IN THE NEWLY INDEPENDENT STATES
characterized by very low prevalence, the region is now experiencing an
extremely steep increase in the number of people living with HIV/AIDS.
While the estimated number of people living with HIV/AIDS was 170,000
at the end of 1997, it is expected to climb to 700,000 by end-2000.
- Parallel epidemics
of HIV, injecting drug use and sexually transmitted infections are unfolding
in a social context of economic crisis, rapid social change,
increased poverty and unemployment, growing prostitution, and changes
in sexual norms.
- Most of the quarter
million adults who became infected this year are men, and most of them
are injecting drug users. The potential for further spread is
enormous: the Russian Federation, for example, has an estimated 1.5-2.5
million injecting drug users - or 2% of the population - compared with
130,000 people infected by end 1999. Clearly, hundreds of thousands
of drug users and their sex partners are at immediate risk of infection.
- During the year,
new epidemics in drug injectors emerged in Uzbekistan and in
Estonia, a country which reported far more HIV cases in 2000
than in any previous year.
- The skyrocketing
prevalence of sexually transmitted infections - with reported rates
of syphilis of more than 200 per 100,000 - is yet another warning sign
that transmission through sex may grow in importance.
- Judging from the
number of reports during the first nine months of the year, registered
new infections during the year 2000 may well reach 50,000. This is more
than the total number of infections registered in the country between
1987 and 1999.
- In Moscow
city and region, more than 7000 new HIV cases were reported during 1999,
and in Irkutsk, Siberia, more than 2200 new cases were reported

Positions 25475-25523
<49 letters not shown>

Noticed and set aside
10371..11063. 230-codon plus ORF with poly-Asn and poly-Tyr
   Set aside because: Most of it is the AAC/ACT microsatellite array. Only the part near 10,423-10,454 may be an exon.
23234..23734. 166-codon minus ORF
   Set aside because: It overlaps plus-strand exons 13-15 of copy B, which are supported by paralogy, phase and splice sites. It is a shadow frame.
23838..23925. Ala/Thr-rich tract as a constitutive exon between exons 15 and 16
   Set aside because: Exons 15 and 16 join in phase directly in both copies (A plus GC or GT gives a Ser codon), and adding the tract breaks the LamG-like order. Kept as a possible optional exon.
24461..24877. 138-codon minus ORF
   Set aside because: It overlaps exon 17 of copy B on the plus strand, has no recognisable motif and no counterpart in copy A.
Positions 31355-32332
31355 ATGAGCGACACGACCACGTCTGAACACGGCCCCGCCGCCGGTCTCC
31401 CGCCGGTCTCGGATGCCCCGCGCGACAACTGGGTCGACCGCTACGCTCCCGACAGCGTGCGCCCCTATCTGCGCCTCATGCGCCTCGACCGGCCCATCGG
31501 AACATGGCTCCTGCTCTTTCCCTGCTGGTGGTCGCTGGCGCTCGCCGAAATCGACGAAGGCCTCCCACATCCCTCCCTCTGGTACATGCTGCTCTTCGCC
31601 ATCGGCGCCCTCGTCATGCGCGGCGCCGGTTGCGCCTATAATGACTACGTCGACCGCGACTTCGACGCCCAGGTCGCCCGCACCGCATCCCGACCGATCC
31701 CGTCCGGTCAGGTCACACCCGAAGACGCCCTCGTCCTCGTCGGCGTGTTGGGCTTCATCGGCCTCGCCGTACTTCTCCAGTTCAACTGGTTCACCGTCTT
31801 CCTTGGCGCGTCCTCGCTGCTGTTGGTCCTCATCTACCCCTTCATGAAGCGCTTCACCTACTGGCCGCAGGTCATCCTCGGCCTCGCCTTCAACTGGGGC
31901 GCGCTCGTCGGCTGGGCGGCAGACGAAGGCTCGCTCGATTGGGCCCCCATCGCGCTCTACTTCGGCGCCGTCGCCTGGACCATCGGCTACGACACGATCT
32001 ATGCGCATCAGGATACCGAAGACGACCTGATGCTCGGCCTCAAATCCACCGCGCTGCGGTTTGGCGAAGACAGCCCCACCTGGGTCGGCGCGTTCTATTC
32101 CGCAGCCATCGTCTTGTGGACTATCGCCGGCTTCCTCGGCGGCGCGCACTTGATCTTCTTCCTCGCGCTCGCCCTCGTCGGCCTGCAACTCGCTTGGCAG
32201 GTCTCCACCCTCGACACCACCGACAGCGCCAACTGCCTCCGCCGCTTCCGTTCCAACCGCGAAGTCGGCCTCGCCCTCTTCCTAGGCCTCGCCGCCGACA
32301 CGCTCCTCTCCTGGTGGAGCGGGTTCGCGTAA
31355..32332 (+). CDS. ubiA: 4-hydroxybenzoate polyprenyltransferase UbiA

during the same period. Here, as in other newly independent states,
the actual number of new infections is higher than the number of officially
- In St Petersburg,
only 4 HIV-positive persons were identified among 1500 injecting drug
users tested in 1996-1997. In 1999, surveys among injecting drug users
found HIV prevalence rates of 12%, which rose six months later to 16%.
- Some uncertainty
surrounds the epidemic in Ukraine, still the most severely affected
country in the region. While the annual number of new cases registered
seems to have declined since 1997, the virus appears to be making inroads
into the general population, to judge from the evidence of HIV infection
recently found in pregnant women.
- In Ukraine the
annual number of diagnosed HIV infections jumped from virtually zero
before 1995 to around 20,000 a year from 1996 to 1999.
- As a result, the
estimated number of people living with HIV/AIDS has grown from 110,000
in 1997 to 240,000 at the end of 1999. Ukraine is now estimated to have
an HIV prevalence rate among adults (aged 15-49) of just under 1%, the
highest rate in the region.
- The proportion
of HIV diagnoses that are in injecting drug users seems to have decreased
from about 80% to 60%, indicating that an increasing number of Ukrainians
are becoming infected through unsafe sex.
- In Belarus, an
HIV prevention programme among drug users in Svetlogorsk, which
included education about safe injecting and safe sex and provided clean
syringes, seems to have led to far safer behaviour among drug users.
In 1997, before the prevention programme began, 92% of those surveyed
said they shared syringes. By 1999, this percentage had dropped to 35%.
While some people did continue to reuse syringes, the proportion that
cleaned them before using them again rose to 55%, from just 16% before
the prevention campaign.
- Between 1996 and
1999 there was a significant drop in the proportion of young people
aged 15-19 among those testing HIV-positive. During the same period,
HIV prevalence among army recruits dropped sharply, from 670
to 210 per 100,000 tested. This demonstrates the impact of a strong
national response in Belarus.
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